Knowing it’s going to be chilly out, compounded by the lengthy wait hanging around for a start slot, I choose a base layer, club jersey, arm and knee warmers, long gloves and a windproof jacket over the top of everything. I’m attempting to walk the razor-fine line between not overheating on the ride to the hill and trying to stay reasonably warm once I get there. I’m somewhat shocked to find how surprisingly capacious my club jersey has become.
After last week’s mega turn out, the numbers at the meeting point are disappointingly low, even though they’re bolstered by a few of the racing snakes, who don’t usually deign to ride with us mere mortals, but have been lured out by the thrill of competition.
Several notable absentees can be explained by conflicting events, G-Dawg and the Prof are doing the Kielder Run-Bike-Run, while Red Max and the Monkey Butler Boy are tackling the Autumn Wooler Wheel Sportive, but where’s everyone else?
Even with the juniors making their own way to the climb, numbers are significantly down on previous years, and several of those at the meeting point are just out for a normal ride and have no interest in seeing if they can cough out their own lungs by riding as fast as possible up a hill, just to turn around and come back down again. Oh well, at least it should help get things over with fairly quickly.
The temperature dropped even further as we swept down into the bottom of the Tyne Valley to follow the road upstream, and as we approached the start we could see the hillside above us shrouded in a dense grey blanket of wetly-dripping mist.
A rival club was holding their own “chrono escalada” up the other side of the hill, but thankfully they’re early starters (and probably punctual too!) They were just about done and dusted by the time we rolled up, avoiding the potentially catastrophic (if comic) opportunity for two, charging, heads-down and rapidly converging riders lunging for the same line and colliding in an explosion of flailing limbs and carbon fragments.
As we milled around, horribly messing up the signing on process and allocation of numbers in the disorganised chaos that only cyclists seem capable of achieving, the cold really started to bite. We stood around shivering, with fumbling fingers occasionally bypassing jersey material to pin numbers directly through benumbed, frozen flesh, but at least they were well secured and not likely to flap in the wind.
Rab Dee offered me some of his home made energy bar, which is reportedly so dense it absorbs light. It didn’t seem to be the sort of extra weight I should be taking on board before hauling ass up a steep hill, so I politely declined.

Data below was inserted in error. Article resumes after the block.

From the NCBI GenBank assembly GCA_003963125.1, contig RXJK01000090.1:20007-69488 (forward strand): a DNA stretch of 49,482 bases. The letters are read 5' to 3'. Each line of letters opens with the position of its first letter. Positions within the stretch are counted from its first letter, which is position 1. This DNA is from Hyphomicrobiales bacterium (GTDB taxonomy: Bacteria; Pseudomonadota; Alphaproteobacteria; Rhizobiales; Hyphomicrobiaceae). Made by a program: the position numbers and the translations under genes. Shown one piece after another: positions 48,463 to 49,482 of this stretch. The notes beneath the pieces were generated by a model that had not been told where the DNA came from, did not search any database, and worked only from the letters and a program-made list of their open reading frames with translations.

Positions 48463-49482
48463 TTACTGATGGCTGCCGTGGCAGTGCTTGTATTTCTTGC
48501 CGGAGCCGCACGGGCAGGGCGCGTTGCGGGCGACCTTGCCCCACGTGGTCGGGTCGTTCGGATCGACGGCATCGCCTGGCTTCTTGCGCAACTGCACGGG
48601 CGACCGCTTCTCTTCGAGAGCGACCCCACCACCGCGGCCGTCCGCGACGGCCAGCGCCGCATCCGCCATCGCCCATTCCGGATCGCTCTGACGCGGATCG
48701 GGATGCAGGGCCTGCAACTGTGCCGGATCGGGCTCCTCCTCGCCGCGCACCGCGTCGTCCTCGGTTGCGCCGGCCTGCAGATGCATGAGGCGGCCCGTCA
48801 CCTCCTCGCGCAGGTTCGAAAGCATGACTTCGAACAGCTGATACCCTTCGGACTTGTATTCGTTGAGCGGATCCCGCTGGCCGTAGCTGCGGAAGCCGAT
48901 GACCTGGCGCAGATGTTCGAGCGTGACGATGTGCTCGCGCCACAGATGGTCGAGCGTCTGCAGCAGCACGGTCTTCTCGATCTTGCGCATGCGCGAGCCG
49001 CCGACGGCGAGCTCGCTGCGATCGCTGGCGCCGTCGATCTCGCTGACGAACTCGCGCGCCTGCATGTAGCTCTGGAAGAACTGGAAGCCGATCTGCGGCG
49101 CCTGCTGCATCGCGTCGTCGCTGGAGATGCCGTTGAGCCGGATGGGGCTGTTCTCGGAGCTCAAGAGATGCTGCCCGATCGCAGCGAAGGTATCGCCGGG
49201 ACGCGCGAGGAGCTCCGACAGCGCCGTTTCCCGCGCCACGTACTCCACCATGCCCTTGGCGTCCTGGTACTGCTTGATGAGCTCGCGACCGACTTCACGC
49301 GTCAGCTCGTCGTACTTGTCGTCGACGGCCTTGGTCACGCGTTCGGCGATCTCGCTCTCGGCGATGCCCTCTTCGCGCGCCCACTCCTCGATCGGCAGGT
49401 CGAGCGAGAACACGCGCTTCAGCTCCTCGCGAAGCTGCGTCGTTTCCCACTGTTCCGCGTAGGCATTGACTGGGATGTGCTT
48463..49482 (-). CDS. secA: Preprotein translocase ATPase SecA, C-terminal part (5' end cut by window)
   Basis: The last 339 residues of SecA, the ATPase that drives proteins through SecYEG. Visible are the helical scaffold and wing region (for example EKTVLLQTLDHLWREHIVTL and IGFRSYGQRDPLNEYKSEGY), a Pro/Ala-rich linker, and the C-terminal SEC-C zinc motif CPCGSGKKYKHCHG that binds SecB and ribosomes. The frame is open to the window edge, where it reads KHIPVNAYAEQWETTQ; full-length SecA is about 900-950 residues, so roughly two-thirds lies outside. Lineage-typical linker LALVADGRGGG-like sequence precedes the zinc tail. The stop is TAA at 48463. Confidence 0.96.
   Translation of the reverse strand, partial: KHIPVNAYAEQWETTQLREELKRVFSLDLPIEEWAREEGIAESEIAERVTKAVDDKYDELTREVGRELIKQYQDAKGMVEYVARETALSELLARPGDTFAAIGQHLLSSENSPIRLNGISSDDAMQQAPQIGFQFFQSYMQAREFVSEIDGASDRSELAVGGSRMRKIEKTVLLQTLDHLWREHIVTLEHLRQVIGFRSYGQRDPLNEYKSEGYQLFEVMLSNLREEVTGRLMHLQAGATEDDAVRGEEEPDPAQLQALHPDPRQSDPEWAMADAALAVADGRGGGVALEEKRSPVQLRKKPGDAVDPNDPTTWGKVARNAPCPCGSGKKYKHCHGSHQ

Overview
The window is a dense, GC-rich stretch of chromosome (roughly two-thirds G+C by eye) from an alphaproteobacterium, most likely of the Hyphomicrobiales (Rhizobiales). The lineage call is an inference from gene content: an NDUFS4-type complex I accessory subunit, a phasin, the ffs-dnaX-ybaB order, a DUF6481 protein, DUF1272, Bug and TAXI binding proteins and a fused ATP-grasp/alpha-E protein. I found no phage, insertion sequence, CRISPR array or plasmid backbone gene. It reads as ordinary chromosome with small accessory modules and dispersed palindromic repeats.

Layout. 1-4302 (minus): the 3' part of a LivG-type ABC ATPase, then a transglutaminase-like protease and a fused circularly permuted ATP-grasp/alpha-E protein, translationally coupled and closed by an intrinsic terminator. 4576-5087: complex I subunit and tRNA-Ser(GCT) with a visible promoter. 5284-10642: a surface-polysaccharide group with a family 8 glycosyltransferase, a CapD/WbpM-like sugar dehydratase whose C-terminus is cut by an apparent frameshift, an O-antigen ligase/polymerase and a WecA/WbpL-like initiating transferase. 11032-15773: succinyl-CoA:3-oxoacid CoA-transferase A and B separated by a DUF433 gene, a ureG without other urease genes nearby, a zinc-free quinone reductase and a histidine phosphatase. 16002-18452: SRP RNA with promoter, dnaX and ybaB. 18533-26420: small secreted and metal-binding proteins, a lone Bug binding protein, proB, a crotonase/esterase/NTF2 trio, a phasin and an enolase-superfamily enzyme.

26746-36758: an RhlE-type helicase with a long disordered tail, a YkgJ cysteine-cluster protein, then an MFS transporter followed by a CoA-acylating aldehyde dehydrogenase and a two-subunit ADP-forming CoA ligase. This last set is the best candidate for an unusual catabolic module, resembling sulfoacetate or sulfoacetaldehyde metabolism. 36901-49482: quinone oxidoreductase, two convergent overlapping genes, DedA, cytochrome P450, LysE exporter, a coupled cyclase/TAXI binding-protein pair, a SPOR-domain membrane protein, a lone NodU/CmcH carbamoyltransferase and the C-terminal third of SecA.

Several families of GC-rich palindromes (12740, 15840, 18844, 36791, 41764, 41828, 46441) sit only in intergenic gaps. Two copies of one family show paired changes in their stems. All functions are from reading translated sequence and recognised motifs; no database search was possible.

Then, in a break with tradition, instead of being snooty and snotty and whingeing at us for having the temerity to use the public road outside their homes, one of the local households decided to embrace the annual invasion of slightly mad cyclists, and sent out a sacrificial daughter with a tray of freshly baked brownies. Not only did they taste great, they were actually still hot, and several groups of cyclists formed a huddle around them trying to warm their hands.
I discussed tactics for the climb with a horrendously hung over Son of G-Dawg, who blasphemously suggested starting on the inner ring. Luckily his Pa wasn’t around to hear, but it seemed the sensible decision anyway, as there’s less to go wrong if you’re not dropping from the big to smaller chainring under pressure.
A bit of riding around to … I was going to say warm up, but I think “not feel quite so cold” is closer to reality, and then it’s time to strip both myself and bike as I jettisoned water bottle and tool tub, sunglasses, gloves and finally, and with great reluctance, my jacket.
It was good to see one of our semi-FNG’s, Avatar: The Last Air Bender lining up directly in front of me, ready to hurl himself recklessly at the hill in his first ever club competition. I’m not sure he realised when he rocked up this morning that we would be doing the hill climb, so he gets extra kudos for not backing out. Chapeau!
I only have time to note that one of the young kids is set to follow me, then I’m on the line ready to start, not really concentrating and feeling quite disassociated from the entire process. The timekeeper tells me 30 seconds, and I lift my foot, clip in and settle. 15 seconds. Breathe deep. The 10 second countdown starts, I tense, the hand comes down and I’m off.
I quickly roll up a decent cadence, reach a bend and sweep around it to attack the first ramp, cresting it and pushing on toward the second bend and probably the steepest part of the course. The first slopes however have sapped just a little too much speed, the gear is too big and I’m now losing momentum and dying dismally.
The next section is a real struggle as impetus drops sharply and I’m forced out of the saddle to grind away to the accompaniment of my cleat creaking horribly on the pedal. Or at least I think it’s my cleat, it could just as easily be one of my ancient, fragile knees humming discordantly as it vibrates under the pressure in an audible warning that it’s about to explode.